Lost in the Devil's Triangle, trapped in a dimension with beings from the future and other worlds, a party of adventurers journey through zones of time back to their own time. Varian, a man from the 23rd century, possessing awesome powers; from 1977; Fred, a young doctor just out of medical school; Scott Jordan, the thirteen-year-old son of a famous scientist; Liana, daughter of an Atlantean father and an extraterrestrial mother; and Jonathan Willaway, a rebel scientist from the 1960s. Together they face the frightening unknown on... The Fantastic Journey.
When I was thirteen, NBC aired ten episodes of this oh-so-70s science fiction fantasy series. Starring Ike Eisenmann between Disney's Witch Mountain flicks, and the always-welcome Roddy McDowell, The Fantastic Journey was tailor-made for kids like me. Hell, just the words "Bermuda Triangle," were enough to get my pulse racing back in '77, and when this show came on, I was glued to the set.
Not a great episode, and not the pilot, which I was particularly eager to see again, but still.
William Cairncross and Leonard Katzman, along with story editor (and Star Trek vet) D. C. Fontana went directly from this show to manage Logan's Run the following season, and creator/executive producer Bruce Lansbury moved on to Wonder Woman, and then, Buck Rogers in the 25th Century.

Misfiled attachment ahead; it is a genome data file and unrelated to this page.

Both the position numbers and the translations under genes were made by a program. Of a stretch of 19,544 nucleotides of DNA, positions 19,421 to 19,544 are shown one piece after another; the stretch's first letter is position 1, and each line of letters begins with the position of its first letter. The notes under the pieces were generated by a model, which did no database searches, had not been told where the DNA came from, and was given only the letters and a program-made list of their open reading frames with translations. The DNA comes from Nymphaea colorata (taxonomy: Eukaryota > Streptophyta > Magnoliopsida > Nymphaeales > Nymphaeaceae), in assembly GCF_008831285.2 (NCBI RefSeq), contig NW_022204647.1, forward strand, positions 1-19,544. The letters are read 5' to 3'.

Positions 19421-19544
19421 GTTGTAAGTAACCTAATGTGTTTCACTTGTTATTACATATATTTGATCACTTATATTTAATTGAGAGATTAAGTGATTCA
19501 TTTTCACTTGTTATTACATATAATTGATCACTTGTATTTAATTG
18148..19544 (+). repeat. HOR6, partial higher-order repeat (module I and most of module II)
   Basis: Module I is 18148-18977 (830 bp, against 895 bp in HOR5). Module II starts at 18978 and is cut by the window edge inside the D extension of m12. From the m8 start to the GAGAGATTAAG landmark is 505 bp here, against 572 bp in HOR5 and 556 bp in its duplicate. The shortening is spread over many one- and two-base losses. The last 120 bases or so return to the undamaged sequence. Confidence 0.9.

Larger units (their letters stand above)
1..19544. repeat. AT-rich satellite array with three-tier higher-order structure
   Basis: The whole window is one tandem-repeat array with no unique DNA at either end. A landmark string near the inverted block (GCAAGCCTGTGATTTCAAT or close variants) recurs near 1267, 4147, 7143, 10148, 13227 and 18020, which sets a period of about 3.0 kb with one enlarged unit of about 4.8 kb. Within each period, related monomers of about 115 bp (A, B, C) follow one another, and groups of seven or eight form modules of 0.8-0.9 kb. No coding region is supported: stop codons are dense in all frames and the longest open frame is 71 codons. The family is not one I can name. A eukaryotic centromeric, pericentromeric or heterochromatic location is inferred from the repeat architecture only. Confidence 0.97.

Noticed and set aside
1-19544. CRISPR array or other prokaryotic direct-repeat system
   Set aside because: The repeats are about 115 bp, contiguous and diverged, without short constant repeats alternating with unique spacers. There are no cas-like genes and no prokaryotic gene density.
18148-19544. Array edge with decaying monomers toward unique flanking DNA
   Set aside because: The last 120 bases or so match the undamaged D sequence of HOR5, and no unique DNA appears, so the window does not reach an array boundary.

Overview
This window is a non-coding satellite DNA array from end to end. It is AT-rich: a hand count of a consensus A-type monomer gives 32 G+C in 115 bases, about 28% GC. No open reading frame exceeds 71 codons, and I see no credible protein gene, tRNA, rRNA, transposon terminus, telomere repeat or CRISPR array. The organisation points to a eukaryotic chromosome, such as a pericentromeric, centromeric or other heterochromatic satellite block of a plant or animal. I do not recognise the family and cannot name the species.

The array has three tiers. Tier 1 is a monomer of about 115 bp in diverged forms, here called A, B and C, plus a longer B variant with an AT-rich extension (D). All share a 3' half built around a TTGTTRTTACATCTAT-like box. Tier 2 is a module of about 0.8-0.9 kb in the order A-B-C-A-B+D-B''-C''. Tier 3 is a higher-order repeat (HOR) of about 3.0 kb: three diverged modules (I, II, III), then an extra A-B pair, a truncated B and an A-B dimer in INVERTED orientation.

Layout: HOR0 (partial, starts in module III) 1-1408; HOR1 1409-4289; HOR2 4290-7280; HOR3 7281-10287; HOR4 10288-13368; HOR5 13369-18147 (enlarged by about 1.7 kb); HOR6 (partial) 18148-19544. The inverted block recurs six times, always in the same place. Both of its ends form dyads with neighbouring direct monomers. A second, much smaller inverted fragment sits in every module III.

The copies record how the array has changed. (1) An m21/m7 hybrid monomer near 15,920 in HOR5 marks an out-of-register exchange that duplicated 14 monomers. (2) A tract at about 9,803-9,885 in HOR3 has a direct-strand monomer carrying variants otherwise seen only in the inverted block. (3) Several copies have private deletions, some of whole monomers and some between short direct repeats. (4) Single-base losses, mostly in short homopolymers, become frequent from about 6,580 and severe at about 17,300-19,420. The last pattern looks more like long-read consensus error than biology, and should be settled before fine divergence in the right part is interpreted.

The cast of The Fantastic Journey was interesting, too. Aside from sci-fi faces Eisenmann and McDowell (whose character was sort of a more restrained - and thus, tolerable - version of Jonathan Harris' "Dr. Smith" from Lost In Space), there was the legitimately otherworldly Jared Martin (who later starred in the late-80s War of the Worlds syndicated series) as futureman Varian, who carried a small sonic device (looked like a glowing tuning fork) that was nearly as versatile as a certain Timelord's screwdriver, and the lovely and mysterious (seriously, I can't find anything about her on the web) Katie Saylor as the half-Atlantean/half-alien Liana. Carl Franklin is also quite good as the young doctor, Fred.
Logan's Run series, with lots of roaming around Griffith Park, running up and down corridors, and very limited effects (a single matte painting of a ruined city over a concrete culvert and one animated raygun blast). But it is professionally crafted and entertaining.
I would love to get my hands on the rest of the series one day. Maybe Columbia will initiate its own "manufacture-on-demand" program like Warners Archive one of these days and make the series available...